In ethology, territory is the sociographical area that an animal consistently defends against conspecific competition (or, occasionally, against animals of other species) using agonistic behaviors or (less commonly) real physical aggression. Animals that actively defend territories in this way are referred to as being territorial or displaying territorialism.
Territoriality is only shown by a minority of species. More commonly, an individual or a group of animals occupies an area that it habitually uses but does not necessarily defend; this is called its home range. The home ranges of different groups of animals often overlap, and in these overlap areas the groups tend to avoid each other rather than seeking to confront and expel each other. Within the home range there may be a core area that no other individual group uses, but, again, this is as a result of avoidance.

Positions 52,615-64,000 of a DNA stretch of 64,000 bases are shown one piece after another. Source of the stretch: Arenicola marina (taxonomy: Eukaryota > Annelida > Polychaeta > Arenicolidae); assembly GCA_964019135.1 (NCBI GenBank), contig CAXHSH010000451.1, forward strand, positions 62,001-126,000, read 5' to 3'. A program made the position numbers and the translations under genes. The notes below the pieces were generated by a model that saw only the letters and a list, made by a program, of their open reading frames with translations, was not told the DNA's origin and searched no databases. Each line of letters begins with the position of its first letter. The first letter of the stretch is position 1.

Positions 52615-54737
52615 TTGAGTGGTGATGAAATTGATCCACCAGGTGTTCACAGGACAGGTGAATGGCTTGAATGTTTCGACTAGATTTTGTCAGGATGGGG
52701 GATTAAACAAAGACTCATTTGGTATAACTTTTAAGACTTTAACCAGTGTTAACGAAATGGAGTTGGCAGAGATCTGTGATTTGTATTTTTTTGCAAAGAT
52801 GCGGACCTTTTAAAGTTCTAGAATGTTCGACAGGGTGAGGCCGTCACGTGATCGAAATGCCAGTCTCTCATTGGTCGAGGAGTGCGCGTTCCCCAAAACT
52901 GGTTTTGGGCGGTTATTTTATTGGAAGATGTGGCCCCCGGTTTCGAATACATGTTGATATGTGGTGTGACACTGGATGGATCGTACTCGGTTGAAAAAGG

Powered by 654 easy search